There is almost too much information out there to sift through when planning to attack a new market or start a new venture. Your searching needs to be focused and wherever possible, you should avoid the temptation to buy data. Here are ten top tips:
1. Google - everyone uses search engines and Google is the most popular. However, try the 'advanced search' facility which enables you to use more search criteria to improve the quality of what comes back.
2. Check rivals - look at the sites of those you compete with. Register to receive their regular newsletter - let them tell you what they're up to!
3. Search people - searching the net for the people who run rival firms will often reveal details of their involvement in networks and trade bodies.
4. Read minutes - most public organisations publish meeting minutes on the web. This tells you who is saying what about the issues that effect you.
5. Learn techniques - there are some clever things you can do with '&' and other symbols.
6. Ask the obvious - if you want to know what a word means, type into the search engine the phrase 'xxxxx means', and you'll probably get a definition back.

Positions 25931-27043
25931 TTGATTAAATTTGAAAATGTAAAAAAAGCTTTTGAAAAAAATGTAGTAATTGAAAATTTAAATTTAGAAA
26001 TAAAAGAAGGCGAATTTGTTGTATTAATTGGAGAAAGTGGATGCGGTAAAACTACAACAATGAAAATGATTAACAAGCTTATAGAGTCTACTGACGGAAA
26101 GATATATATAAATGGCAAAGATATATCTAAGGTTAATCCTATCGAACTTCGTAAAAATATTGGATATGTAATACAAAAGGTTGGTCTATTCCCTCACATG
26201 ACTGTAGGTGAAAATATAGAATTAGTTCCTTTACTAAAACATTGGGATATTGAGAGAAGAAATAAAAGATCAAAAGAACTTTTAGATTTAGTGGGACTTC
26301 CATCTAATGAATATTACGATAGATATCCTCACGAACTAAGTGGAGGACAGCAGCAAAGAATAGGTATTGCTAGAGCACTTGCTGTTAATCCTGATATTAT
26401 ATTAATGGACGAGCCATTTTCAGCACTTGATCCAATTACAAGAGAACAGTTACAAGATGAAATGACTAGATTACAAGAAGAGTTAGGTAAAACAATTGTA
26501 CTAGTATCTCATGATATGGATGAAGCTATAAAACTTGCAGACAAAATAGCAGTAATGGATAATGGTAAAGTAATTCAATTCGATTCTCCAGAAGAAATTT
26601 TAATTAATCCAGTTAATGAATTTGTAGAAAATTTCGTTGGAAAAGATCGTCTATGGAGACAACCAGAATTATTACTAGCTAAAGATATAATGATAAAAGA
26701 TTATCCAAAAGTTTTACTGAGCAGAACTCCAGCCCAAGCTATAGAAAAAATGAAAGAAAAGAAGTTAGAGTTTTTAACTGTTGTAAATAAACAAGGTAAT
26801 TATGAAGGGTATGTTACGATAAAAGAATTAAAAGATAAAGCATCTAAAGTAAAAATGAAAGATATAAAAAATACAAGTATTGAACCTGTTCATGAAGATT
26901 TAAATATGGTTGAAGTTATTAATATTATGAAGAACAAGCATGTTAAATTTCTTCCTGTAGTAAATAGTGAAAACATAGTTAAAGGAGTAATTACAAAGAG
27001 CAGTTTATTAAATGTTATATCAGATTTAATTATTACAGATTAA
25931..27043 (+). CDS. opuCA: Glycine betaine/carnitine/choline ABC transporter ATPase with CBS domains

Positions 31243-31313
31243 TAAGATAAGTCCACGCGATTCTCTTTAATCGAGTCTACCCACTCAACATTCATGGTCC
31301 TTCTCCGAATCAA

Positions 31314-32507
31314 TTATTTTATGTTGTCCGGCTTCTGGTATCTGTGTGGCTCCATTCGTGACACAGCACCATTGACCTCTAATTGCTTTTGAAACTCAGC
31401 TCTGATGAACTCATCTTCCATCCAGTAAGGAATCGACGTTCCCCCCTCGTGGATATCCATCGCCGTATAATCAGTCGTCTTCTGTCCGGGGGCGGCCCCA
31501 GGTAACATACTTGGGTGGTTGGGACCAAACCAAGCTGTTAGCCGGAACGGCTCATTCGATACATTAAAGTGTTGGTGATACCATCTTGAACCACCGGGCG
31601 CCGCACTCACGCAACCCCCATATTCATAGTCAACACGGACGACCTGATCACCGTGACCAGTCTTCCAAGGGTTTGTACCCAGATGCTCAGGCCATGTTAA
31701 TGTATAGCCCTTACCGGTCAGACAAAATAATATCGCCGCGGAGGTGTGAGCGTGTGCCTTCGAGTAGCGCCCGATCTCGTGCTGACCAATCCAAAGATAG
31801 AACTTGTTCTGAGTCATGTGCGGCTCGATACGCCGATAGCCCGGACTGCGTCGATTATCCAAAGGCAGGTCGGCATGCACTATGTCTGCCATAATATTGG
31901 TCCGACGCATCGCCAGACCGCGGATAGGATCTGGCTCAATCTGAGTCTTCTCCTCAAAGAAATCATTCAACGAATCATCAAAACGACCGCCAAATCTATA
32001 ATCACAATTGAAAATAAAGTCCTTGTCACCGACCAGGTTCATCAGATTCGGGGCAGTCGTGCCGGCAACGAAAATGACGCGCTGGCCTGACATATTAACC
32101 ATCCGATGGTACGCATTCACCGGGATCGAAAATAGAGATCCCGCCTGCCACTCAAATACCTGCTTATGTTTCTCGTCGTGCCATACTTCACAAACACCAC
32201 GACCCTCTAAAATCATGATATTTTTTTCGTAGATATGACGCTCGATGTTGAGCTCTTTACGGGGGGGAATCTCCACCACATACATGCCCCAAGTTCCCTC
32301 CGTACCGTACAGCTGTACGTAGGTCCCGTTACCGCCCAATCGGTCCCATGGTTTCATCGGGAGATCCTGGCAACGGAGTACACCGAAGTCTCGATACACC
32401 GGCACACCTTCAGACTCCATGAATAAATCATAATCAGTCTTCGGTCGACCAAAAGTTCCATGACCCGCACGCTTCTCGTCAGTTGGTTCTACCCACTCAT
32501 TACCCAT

7. Join a forum or newsgroup - these are popular at home as well as at work. Forums and user groups give you access to a community of people most likely to know the answers to your question. Ask people, as well as a search engine.
8. Numbers count - many people forget that search engines can search phone numbers. This is another good way of finding out what companies are involved with.
9. Go to university - you'll be amazed at how much new knowledge you can harvest from a university's website. Find the homepages of the academics researching your business sector. Most will have hyperlinks to papers they've written. Also visit University library sites, they're full of free information.
10. Check out books - the book reviews on sites such as Amazon often contain enough to inform you without the need to buy the book.
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